+8 votes
I have just created the category Congregationalist. I'm startled to find how few dissenting churches appear in the category hierarchy, when many of our ancestors were attached to them and exported them round the world. I can't even find Methodism, although there are plenty of Quakers. Incidentally shouldn't the latter properly be the Society of Friends?

Where would you like me to connect Congregationalist upwards?
WikiTree profile: John Hedges
in Policy and Style by anonymous G2G6 Pilot (286k points)
Religious section is brand new. It may take a few weeks to sort out.

BTW isn't a congegationalist just someone who sits in the congregation of a church? Kinda just someone who sits in his own pew? (beans anyone?)
Most Congregationalist churches in my part of the world (Northumberland, England} grew out of the move south of Scottish Presbyterians. In recent years they have been incorporated into the United Reform Church.

No Steve, sadit is a serious church.

Religious Institutions first impinged a couple of years ago. But dissent has been largely ignored.

Down here (Devon) I have Methodists, Bible Christians, Unitarians, Society of Friends, Christian Brethren etc.

Yes, they have since largely been simplified into Methodism and URC.

I have numerous examples of people who emigrated to the US, Canada and Australia in the 19th C and took their religions with them. I believe the Bible Christians were particularly strong in Canada.

OK, for the moment I've attached it to England, Religious Institutions.

Many started after just after the restoration.  They were those who wanted the C of E to be more protestant during the early 16th C . ( puritans but not separatists)The civil war saw them on the winning side .At the restoration their ministers couldn't concienciously  sign the act of uniformity and were thrown out by the state ( great ejection ) Many took part of their congregation with them and set up independent churches (governed by the congregation rather than an outside authority)

Presumably as a hierachy one could say that non conformist churches split off originally from the C of E. It gets very confusing though  when they subdivide. ( and in the last fifty years come back together again)

The discussion above makes me realize we may need to distinguish UK from US Congregationalism if you're going to cateforize it because the origins of Congregationalism here in the US is quite different from what you describe for the UK.
All covered in our official guidelines!
Well, I can't find it. See below.

Can you point me to a place that deals with the Congregationalists or Unitarians as bodies - as opposed to buildings?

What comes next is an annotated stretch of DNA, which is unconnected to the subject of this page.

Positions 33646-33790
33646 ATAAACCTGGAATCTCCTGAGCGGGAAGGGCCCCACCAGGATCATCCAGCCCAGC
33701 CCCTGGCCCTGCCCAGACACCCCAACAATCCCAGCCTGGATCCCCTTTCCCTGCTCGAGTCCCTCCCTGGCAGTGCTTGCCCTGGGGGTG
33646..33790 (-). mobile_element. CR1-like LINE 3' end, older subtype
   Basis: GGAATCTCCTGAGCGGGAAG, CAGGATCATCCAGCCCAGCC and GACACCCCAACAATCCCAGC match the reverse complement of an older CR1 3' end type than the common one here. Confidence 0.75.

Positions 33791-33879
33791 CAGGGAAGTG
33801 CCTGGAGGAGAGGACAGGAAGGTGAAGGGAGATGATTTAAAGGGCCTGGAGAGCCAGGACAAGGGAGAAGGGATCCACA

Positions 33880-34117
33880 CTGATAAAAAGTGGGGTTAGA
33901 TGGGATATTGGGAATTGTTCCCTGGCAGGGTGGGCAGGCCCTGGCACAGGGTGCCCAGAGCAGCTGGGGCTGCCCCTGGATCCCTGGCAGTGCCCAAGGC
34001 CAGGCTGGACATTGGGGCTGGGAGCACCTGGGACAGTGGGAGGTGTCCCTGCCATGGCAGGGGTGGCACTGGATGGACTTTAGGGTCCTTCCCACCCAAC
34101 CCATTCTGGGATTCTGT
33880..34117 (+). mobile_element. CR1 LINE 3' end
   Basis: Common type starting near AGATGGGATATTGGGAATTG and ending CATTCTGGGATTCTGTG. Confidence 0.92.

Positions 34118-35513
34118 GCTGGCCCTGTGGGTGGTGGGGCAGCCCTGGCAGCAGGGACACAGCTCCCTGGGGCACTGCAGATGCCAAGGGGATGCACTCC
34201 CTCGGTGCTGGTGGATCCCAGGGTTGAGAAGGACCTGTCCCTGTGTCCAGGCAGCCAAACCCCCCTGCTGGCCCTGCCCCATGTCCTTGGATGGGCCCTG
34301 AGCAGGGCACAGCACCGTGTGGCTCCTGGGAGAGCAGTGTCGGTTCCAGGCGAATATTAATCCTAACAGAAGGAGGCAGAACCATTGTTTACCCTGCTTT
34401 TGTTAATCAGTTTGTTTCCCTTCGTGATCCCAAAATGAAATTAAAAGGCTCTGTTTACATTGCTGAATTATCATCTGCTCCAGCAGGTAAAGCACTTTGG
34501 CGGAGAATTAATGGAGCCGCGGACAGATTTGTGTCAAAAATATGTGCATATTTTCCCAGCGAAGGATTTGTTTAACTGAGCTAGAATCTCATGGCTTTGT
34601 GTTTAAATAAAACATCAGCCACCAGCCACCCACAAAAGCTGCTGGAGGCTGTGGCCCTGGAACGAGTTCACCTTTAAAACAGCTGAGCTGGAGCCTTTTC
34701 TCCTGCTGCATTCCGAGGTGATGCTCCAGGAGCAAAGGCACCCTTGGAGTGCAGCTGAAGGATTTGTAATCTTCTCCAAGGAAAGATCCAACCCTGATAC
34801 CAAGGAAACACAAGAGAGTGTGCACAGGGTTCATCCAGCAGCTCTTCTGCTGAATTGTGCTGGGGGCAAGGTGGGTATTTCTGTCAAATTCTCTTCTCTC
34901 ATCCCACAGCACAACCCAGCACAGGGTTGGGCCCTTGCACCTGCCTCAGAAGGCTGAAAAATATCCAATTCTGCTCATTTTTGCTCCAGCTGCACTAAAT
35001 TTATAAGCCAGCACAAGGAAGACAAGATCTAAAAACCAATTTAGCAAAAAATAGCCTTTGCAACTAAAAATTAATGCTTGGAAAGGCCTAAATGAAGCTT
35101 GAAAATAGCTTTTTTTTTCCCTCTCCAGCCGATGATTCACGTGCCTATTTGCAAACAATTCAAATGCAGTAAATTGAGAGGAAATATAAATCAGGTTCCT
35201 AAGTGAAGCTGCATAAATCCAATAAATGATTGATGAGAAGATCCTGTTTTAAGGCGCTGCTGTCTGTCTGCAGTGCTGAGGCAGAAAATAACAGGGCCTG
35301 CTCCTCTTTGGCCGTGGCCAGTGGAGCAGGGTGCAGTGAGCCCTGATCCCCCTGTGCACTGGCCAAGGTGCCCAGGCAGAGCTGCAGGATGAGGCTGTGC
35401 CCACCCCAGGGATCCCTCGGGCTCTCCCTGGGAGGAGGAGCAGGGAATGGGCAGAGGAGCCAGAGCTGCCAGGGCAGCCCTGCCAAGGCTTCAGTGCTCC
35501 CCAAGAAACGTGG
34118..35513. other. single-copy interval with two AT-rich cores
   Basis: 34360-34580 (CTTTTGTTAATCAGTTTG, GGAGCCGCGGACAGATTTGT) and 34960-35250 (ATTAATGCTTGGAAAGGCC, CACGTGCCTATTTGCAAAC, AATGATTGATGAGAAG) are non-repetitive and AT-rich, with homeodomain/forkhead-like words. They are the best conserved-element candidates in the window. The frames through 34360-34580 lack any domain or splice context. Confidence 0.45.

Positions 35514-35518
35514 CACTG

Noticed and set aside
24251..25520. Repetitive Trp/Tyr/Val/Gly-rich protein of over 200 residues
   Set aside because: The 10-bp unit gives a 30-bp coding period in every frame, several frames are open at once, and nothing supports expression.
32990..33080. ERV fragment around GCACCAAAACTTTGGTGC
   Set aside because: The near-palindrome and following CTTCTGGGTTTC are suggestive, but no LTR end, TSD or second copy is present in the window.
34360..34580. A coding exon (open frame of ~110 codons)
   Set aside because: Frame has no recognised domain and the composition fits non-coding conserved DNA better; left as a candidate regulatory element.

The Principles and Formatting Guidelines covers all that.  I did spot an error in the current categorization -- you are correct in using the category Congregationalists to categorize him in the absence of any other information, so that category, which is currently identified as a high level category, should not be.  The high level category is Congregationalism, which has all kinds of congregationalists and places of worship under it. 

The most useful category is the specific congregation in which he worshipped, whether in a house or a chapel, because that is most likely where you're going to run into relatives, friends, and business associates whose biographies are woven together with his.   


And see Jack's comment. This structure was posted about several times during the process and has been taking place over a couple of years. Mary Jensen has been methodically making changes from the older categorization to the newer system and it looks beautiful and will function well if used properly.

When you wish to add a religion, you should look for it here first:
The description of Category:Congregationalism is commendable for explaining the concepts underlying the name and concisely explicating the different religious groups that have used -- or been called by -- this name.
Just to let Martin Allen know, that was meant as humor, not as an insult. Sorry if you were offended.
Apology accepted. It did sound rather off.

Hey, my foster mom fed us beans every saturday and beans for breakfast sunday. I definitely set in my own Pew. laugh

Can you point me to a place that deals with the Congregationalists or Unitarians as bodies - as opposed to buildings?
  The bodies or religious organization part are in the categories under Category: Religious and Spiritual Traditions.  If people take the time to develop the categories in that stream, they can reflect the history with all the splits and mergers.
The buildings as you call them (which is really the groups of people in local congregations) can be found either through the stream for the religion or geographically through the categories under Category: Religious Institutions by Locations.

5 Answers

+4 votes
There have been changes to the non-conformist churches over the years with various offshoots combining.

My uncle is an expert on the Methodist Church and I know this is made up from what was several different groups.

I will try and find out more about this.